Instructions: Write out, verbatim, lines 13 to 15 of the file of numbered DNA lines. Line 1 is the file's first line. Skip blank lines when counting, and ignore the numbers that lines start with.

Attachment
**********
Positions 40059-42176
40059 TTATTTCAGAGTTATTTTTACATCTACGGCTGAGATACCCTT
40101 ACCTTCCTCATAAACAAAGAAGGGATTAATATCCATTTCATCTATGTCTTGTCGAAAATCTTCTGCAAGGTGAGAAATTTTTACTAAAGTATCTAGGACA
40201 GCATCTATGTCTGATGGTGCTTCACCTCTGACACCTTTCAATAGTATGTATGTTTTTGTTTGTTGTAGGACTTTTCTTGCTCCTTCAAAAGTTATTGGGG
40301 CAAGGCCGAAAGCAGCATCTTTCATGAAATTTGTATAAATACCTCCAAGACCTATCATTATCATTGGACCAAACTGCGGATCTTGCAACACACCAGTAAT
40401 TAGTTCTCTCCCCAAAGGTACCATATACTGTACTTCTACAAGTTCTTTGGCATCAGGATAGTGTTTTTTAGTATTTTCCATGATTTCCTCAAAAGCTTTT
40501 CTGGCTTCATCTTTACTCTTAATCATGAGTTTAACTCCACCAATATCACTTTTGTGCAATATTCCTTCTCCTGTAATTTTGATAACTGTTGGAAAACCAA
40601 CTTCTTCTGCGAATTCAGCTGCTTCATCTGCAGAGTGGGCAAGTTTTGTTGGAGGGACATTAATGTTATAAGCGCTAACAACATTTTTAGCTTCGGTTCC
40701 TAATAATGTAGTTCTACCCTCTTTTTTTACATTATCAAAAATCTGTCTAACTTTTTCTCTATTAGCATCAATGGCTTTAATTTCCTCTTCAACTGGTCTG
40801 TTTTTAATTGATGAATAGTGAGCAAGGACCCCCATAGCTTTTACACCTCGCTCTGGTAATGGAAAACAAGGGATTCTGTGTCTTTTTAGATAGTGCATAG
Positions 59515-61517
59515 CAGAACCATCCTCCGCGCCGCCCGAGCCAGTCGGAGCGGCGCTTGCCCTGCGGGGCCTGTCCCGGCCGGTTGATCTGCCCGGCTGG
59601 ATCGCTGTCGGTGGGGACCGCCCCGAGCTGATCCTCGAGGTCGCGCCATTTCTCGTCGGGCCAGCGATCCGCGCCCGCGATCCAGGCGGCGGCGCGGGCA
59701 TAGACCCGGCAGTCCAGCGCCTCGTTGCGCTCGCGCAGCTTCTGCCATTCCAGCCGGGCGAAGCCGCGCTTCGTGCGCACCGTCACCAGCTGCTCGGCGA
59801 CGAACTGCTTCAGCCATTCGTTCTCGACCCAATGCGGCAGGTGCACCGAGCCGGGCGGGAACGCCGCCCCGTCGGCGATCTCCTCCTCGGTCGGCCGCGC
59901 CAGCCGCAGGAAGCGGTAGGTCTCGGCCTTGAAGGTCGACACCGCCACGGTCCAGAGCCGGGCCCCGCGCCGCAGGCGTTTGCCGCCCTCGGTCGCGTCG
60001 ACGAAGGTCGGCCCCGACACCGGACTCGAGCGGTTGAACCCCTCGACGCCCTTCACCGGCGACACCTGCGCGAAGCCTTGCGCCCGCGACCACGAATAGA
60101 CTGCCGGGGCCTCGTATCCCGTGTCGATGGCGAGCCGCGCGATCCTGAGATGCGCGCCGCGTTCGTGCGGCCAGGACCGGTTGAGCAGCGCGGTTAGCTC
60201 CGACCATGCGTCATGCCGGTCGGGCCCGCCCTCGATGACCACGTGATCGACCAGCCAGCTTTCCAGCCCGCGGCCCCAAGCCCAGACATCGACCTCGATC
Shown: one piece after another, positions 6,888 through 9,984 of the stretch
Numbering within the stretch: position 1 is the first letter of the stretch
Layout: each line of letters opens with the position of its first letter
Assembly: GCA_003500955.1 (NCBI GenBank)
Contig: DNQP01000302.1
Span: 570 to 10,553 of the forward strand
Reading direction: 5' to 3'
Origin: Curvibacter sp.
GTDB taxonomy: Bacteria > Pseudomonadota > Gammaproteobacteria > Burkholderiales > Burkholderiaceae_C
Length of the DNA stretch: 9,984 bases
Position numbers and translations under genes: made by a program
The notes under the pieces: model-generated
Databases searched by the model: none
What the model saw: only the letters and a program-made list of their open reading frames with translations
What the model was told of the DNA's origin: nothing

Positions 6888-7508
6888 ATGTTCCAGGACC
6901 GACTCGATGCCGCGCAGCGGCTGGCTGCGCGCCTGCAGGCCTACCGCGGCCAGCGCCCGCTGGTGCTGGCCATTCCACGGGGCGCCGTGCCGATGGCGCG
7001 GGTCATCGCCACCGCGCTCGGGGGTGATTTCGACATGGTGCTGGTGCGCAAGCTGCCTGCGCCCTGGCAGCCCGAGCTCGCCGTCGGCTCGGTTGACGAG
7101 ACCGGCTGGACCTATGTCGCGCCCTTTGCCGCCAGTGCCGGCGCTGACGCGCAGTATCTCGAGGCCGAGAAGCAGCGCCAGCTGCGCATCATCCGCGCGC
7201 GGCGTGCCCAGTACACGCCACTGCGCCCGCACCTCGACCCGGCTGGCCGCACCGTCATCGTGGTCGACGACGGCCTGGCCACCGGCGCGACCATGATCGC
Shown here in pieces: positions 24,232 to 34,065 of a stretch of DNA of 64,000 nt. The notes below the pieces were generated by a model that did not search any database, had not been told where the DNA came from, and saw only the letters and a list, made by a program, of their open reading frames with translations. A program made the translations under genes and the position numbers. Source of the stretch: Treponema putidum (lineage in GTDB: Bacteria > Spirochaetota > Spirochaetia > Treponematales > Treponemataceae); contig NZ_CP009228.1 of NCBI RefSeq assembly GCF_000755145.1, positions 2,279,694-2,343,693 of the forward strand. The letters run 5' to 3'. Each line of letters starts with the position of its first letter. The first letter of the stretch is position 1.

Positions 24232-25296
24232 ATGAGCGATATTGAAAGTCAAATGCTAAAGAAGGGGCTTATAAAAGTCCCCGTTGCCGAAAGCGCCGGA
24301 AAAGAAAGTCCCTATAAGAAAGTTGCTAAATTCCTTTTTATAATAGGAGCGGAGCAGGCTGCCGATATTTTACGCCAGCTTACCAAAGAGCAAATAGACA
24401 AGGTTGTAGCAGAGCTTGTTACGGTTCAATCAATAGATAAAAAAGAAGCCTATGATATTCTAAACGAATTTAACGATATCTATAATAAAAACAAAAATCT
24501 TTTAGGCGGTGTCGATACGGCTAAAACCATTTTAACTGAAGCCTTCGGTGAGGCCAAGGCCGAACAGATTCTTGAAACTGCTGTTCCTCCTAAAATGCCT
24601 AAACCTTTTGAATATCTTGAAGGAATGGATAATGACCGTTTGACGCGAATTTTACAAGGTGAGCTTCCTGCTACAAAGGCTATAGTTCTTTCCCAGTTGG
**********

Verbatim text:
59601 ATCGCTGTCGGTGGGGACCGCCCCGAGCTGATCCTCGAGGTCGCGCCATTTCTCGTCGGGCCAGCGATCCGCGCCCGCGATCCAGGCGGCGGCGCGGGCA
59701 TAGACCCGGCAGTCCAGCGCCTCGTTGCGCTCGCGCAGCTTCTGCCATTCCAGCCGGGCGAAGCCGCGCTTCGTGCGCACCGTCACCAGCTGCTCGGCGA
59801 CGAACTGCTTCAGCCATTCGTTCTCGACCCAATGCGGCAGGTGCACCGAGCCGGGCGGGAACGCCGCCCCGTCGGCGATCTCCTCCTCGGTCGGCCGCGC